(1) Any such communication made in furtherance of any [illegal] purpose; [illegal] purpose;"
(2) Any fact observed by any barrister, pleader, attorney or vakil, in the course of his employment as such, showing that any crime or fraud has been committed since the commencement of his employment. It is immaterial whether the attention of such barrister, [pleader], attorney or vakil was or was not directed to such fact by or on behalf of his client.
Further, Section 129 deals with confidential communications with legal advisers. The said section reads as "No one shall be compelled to disclose to the Court any confidential communication which has taken place between him and his legal professional adviser, unless he offers himself as a witness, in which case he may be compelled to disclose any such communications as may appear to the Court necessary to be known in order to explain any evidence which he has given, but no others.
The position across the world
Jurisdictions like the United States of America, European Union, and Hong Kong, to name a few have recognized the importance of Attorney client privilege during dawn raids. An analysis of the best practices is discussed below:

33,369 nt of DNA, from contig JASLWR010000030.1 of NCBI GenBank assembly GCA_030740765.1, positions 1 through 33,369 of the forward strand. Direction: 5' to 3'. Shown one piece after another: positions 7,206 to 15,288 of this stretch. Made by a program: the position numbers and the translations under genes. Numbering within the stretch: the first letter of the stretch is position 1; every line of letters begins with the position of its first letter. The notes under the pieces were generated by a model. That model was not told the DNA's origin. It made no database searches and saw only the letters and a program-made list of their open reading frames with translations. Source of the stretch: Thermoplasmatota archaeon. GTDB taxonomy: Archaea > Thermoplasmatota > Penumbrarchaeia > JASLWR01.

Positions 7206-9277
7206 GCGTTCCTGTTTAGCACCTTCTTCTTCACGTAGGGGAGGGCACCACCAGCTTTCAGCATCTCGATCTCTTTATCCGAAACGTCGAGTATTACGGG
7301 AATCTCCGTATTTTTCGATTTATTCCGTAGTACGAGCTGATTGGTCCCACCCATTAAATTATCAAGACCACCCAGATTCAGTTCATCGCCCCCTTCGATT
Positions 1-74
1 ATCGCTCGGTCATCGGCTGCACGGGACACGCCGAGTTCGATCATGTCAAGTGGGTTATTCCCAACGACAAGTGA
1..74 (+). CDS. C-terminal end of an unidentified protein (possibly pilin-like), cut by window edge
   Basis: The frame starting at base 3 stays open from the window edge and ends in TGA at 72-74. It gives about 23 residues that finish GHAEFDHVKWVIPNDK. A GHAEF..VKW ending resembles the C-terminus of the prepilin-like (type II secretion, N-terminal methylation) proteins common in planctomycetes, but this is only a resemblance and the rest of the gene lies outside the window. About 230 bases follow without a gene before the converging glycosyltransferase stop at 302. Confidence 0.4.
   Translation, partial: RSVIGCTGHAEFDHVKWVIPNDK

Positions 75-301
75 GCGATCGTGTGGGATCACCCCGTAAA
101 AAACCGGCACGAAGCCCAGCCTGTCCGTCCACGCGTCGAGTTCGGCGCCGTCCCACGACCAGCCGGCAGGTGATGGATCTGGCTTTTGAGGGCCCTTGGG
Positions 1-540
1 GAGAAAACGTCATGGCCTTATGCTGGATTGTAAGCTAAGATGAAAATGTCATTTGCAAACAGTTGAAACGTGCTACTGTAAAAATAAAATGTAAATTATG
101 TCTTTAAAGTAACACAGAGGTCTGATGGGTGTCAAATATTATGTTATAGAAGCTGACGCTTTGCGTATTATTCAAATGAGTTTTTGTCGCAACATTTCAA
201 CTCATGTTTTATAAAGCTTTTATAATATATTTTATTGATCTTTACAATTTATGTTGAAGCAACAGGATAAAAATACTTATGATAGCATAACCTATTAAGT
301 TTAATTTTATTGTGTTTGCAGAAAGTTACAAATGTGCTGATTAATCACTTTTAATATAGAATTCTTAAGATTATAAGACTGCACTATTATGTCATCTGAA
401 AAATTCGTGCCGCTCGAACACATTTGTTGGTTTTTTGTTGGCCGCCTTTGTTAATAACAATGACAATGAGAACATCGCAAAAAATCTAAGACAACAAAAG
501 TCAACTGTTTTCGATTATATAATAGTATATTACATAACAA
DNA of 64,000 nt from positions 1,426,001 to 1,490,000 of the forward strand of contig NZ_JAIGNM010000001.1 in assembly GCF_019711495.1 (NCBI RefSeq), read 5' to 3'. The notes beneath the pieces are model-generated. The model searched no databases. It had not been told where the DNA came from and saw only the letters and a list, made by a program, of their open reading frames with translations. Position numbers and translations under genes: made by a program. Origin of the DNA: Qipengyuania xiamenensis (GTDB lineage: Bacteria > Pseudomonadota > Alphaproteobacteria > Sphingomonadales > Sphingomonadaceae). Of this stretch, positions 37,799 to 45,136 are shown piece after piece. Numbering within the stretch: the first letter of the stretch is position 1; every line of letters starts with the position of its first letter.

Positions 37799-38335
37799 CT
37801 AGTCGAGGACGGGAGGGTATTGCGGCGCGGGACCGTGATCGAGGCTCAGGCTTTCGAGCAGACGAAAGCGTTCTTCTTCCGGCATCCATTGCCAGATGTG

The position in the US is slightly different since they recognize two doctrines, namely, Attorney Client Privilege and Work Product Privilege. Attorney Client Privilege covers oral and written communications made between clients and their internal & external counsels for seeking and providing legal assistance8. However, Work Product Privilege is broader since it covers documents which are prepared in anticipation of litigation9.
The United States Supreme Court in Upjohn v. US10 has stated that "the purpose of privilege "is to encourage full and frank communication between attorneys and their clients, and thereby promote broader public interests in the observance of law and administration of justice. The privilege recognizes that sound legal advice or advocacy serves public ends and that such advice or advocacy depends upon the lawyer's being fully informed by the client." Further the Supreme Court explained that the privilege protects "not only the giving of professional advice to those who can act on it, but also the giving of information to the lawyer to enable him to give sound and informed advice."